Linkletter claims judge hearing case against Proctorio made ‘errors of fact and law’ in new appellate brief
Ian Linkletter’s legal team argued the judge overseeing his anti-SLAPP claim against Proctorio “made manifest and compelling errors of fact and law” in an appeal brief released Wednesday.
Proctorio sued Linkletter – who was then a UBC staffer – in September 2020 after he tweeted links to unlisted YouTube videos explaining how the company’s surveillance software works and a screenshot of his center help. UBC used Proctorio to monitor online exams throughout the pandemic until it restricted use of the software in March 2021.
Linkletter filed for an Anti-Strategic Public Involvement Lawsuit (SLAPP) in October 2020, arguing that the lawsuit was baseless and an attempt to silence him. The application was heard by the Supreme Court of British Columbia in February 2022 after several delays. Judge Warren B. Milman denied almost all of Linkletter’s claim in a March decision.
In his judgment, Milman made it clear that there was thus far no concrete evidence of harm resulting from these tweets, but concluded that Proctorio had discharged the burden that there were grounds to believe that there were cases of copyright infringement and breach of trust.
Milman granted only two parts of Linkletter’s request which challenged Proctorio’s claim against a tweet containing a screenshot of Proctorio Academy and the claim that Linkletter had circumvented “technological protection measures” – which he reaffirmed at a July 20 hearing after the two sides could not agree on the wording of the judge’s ruling.
The judge also restricted Proctorio’s interim injunction preventing Linkletter from talking about how Proctorio operates through public sources.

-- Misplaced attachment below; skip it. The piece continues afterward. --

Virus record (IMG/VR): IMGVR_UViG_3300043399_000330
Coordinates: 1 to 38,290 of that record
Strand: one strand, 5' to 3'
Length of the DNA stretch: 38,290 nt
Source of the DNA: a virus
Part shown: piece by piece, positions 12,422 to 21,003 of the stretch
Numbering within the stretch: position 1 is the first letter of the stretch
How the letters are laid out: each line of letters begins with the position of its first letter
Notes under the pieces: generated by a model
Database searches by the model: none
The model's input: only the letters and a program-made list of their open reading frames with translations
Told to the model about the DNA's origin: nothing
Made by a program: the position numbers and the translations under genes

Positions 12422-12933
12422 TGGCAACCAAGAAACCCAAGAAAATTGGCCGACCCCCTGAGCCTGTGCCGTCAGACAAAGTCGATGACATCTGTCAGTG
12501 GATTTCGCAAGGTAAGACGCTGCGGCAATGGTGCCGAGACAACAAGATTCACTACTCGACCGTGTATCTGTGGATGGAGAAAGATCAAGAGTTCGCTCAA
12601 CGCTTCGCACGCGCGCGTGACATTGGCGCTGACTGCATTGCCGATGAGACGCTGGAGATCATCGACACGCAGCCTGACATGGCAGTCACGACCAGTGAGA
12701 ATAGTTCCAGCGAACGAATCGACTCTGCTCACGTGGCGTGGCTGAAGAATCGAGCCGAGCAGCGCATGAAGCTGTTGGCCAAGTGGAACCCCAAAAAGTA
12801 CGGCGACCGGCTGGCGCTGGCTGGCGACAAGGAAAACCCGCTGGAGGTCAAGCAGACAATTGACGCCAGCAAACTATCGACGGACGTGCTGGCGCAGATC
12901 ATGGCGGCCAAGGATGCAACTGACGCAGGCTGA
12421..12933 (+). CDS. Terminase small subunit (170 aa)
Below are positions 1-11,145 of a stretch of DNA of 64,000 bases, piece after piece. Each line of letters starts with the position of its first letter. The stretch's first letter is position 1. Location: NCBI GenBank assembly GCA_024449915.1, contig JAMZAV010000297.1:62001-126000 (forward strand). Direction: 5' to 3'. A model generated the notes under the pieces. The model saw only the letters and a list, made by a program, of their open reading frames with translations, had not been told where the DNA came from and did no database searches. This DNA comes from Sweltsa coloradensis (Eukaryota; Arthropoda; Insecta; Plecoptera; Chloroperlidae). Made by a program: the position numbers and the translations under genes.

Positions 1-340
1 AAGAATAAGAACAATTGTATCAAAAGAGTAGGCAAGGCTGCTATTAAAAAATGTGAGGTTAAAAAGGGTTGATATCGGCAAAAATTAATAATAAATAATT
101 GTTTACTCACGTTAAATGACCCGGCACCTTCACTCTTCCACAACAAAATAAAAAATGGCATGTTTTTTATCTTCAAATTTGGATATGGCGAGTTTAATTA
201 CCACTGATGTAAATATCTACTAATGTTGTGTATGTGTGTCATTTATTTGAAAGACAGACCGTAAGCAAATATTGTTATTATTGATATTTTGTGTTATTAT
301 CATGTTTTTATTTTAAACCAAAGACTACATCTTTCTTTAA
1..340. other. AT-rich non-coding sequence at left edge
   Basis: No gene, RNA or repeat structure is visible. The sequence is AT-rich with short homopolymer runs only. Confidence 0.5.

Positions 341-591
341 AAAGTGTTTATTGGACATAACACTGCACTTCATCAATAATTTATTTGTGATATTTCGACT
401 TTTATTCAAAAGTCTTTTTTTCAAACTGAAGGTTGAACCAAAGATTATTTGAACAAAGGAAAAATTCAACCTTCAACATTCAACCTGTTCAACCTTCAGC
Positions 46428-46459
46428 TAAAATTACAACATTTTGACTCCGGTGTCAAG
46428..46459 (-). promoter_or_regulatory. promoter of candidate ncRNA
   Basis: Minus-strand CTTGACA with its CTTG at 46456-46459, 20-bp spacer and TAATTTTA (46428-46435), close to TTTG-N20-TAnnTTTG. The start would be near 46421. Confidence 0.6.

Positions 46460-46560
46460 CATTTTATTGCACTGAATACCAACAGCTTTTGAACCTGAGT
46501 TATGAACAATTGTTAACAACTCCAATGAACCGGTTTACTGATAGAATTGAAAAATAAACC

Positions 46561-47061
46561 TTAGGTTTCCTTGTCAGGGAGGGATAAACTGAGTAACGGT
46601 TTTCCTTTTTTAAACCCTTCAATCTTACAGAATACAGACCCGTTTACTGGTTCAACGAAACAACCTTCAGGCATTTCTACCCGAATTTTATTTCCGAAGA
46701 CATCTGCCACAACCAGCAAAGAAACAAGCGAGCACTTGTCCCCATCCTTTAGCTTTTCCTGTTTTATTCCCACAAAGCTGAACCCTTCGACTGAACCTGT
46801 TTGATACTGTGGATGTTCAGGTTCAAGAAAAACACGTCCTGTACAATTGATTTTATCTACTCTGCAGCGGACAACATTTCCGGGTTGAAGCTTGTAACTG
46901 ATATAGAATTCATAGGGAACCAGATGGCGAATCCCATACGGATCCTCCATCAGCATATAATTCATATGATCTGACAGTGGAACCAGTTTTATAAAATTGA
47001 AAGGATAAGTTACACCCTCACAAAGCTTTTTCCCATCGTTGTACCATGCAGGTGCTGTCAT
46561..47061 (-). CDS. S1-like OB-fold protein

Linkletter’s legal team had 90 days to submit an appeal brief and factum after filing a notice of appeal with the British Columbia Court of Appeal in April. If the appeal is successful, Proctorio’s lawsuit will not be heard in court.
In a 42-page brief, Linkletter attorneys Catherine Boies Parker and Julia Riddle said Milman made three errors when he ruled that a majority of Linkletter’s anti-SLAPP claim should be dismissed under British Columbia’s Protection of Public Participation Act (PPPA), a law designed to protect citizens from SLAPP suits.
On the first error, Boies Parker and Riddle said Milman “erred in his analysis” that Proctorio demonstrated that Linkletter breached his confidentiality obligation to the company.
Regarding the second error – that Proctorio’s copyright claims had substantial merit – Linkletter’s legal team said their client’s tweets containing hyperlinks to videos did not violate the 1985 law. on copyright.
“Mr. Linkletter’s tweets were telling other internet users where the videos could be found. The Tweets did not convey the work to the user themselves, as evidenced by the fact that Proctorio was able to and promptly deleted the videos Proctorio controlled at all times the public’s ability to view the videos he decided to put on a public YouTube channel,” they wrote.
Finally, Boies Parker and Riddle wrote that Milman erroneously judged Proctorio to have demonstrated that the harm suffered by Linkletter’s tweets outweighed the public interest in protecting Linkletter’s expression.
In a statement sent to The UbyssianProctorio said he believed Milman correctly denied Linkletter’s claim and that the appeal “was without merit.”
Linkletter said the brief details the “numerous errors that contributed to the clearance of portions of Proctorio’s lawsuit” in a statement posted to his GoFundMe on Wednesday.
He added that if he could be prosecuted for tweeting a hyperlink, anyone could be next.
Linkletter thanked Boies Parker, Riddle and those who supported him throughout the legal process.
“Today marks a big step forward, and I wouldn’t be here without your help… One step at a time, we’ll get to the end together.”